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School cases help fuel renewed COVID-19 contact tracing delays

Updated September 14, 2021 - 10:04 am

The delta wave of the coronavirus has overwhelmed Nevada health districts charged with notifying the close contacts of people testing positive for COVID-19 that they may have been exposed to the disease.

“Over the last few weeks with the spike, we are, unfortunately, having a backlog again,” said Devin Raman, a senior disease investigator with the Southern Nevada Health District.

District disease investigators interview people who test positive to determine with whom they may have been in close contact when they were contagious. Contact tracers then inform these close contacts of their exposure, so that they can self-quarantine or take other steps to stop spread of the disease.

By adding staff, automating some functions and other measures, Clark County’s health district has less of a backlog than it did during the wave last summer.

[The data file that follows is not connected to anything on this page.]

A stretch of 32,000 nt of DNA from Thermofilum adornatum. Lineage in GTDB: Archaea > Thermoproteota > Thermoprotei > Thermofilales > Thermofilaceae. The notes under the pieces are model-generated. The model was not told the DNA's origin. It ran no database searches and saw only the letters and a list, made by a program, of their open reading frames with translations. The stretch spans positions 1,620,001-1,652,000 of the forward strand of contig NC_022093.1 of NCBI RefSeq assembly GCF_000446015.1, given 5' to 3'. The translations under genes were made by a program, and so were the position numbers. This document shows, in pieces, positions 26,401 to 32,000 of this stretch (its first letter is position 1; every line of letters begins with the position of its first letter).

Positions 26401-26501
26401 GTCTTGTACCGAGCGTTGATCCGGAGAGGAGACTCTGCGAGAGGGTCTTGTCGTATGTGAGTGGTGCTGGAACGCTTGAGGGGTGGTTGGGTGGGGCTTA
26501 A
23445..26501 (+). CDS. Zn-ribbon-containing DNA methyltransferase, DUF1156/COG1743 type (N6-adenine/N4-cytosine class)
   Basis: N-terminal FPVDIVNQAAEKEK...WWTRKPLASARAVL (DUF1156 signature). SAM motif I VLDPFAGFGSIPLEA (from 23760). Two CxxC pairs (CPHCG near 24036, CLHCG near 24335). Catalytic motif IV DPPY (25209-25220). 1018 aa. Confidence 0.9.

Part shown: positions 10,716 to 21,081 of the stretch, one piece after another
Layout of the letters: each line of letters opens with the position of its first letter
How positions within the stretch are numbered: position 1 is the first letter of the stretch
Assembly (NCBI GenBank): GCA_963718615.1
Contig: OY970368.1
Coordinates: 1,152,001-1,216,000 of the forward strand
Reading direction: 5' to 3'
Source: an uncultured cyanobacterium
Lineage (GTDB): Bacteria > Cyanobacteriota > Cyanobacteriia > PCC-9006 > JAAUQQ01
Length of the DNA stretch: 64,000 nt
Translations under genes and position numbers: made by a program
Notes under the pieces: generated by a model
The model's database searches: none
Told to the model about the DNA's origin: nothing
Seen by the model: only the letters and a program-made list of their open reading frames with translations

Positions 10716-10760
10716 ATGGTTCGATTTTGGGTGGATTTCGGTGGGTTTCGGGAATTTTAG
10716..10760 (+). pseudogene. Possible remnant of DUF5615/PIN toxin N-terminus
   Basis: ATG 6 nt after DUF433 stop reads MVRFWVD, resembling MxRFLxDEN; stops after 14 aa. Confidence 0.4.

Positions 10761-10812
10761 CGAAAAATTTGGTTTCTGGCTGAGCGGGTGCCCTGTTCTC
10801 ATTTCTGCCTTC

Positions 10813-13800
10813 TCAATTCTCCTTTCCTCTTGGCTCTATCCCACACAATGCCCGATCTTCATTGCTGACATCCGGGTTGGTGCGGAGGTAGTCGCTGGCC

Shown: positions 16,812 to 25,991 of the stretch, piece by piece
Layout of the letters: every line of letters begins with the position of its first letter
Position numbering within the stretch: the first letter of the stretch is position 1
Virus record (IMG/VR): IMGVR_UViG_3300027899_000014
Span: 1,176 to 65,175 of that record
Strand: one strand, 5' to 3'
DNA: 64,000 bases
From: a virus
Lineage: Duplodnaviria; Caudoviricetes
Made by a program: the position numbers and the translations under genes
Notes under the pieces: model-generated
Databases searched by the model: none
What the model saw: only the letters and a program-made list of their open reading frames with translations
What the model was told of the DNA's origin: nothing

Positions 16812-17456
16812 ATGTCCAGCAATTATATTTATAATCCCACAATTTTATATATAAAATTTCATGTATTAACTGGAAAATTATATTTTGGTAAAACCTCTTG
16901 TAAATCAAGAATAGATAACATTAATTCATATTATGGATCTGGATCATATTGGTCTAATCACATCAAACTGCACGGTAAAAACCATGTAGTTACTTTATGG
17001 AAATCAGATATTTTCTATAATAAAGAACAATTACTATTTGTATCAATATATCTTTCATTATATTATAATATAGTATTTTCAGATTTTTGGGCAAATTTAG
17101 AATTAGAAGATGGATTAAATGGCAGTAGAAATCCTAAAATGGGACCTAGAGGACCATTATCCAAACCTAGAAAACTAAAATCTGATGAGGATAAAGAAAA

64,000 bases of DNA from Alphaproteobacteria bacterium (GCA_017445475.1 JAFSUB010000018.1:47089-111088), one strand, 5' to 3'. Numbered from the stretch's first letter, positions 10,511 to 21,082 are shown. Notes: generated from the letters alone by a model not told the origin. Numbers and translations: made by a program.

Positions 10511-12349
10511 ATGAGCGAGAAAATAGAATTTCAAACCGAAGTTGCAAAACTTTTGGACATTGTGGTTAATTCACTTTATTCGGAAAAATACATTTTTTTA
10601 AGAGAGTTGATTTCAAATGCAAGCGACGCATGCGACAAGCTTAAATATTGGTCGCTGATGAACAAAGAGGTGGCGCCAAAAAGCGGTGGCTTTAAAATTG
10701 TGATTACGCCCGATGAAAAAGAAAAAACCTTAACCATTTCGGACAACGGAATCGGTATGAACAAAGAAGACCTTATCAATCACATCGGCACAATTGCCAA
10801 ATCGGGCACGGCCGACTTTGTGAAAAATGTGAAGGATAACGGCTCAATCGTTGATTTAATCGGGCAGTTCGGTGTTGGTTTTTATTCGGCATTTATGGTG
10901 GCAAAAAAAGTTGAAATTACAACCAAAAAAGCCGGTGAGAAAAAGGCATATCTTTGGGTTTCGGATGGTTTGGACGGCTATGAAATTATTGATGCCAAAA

“It’s not where we hoped we would be at this time, going on eight months after having the vaccine available,” Raman said.

Raman says the lag time in notifying close contacts can be several days or longer, depending on a variety of factors, including how quickly the person who has tested positive returns the health district’s calls.

New cases, though declining, averaged well over 600 per day in the county over the last week, forcing the district to prioritize which cases get handled first by its 250 contact tracers. With kids back in school, a top priority is cases involving school-age children.

School cases prioritized

With these cases, “Early notification allows parents and guardians to quickly intervene by making complex decisions for their families in proactive ways leading to less exposure in classrooms,” Stephanie Bethel, a health district representative, said in an email. “If a contact is made aware of an exposure, they are more likely to self-quarantine and/or monitor themselves for COVID symptoms and seek testing.

Bethen said people who test positive are notified via text message within 24 hours after test results are received, provided that their contact information is accurate.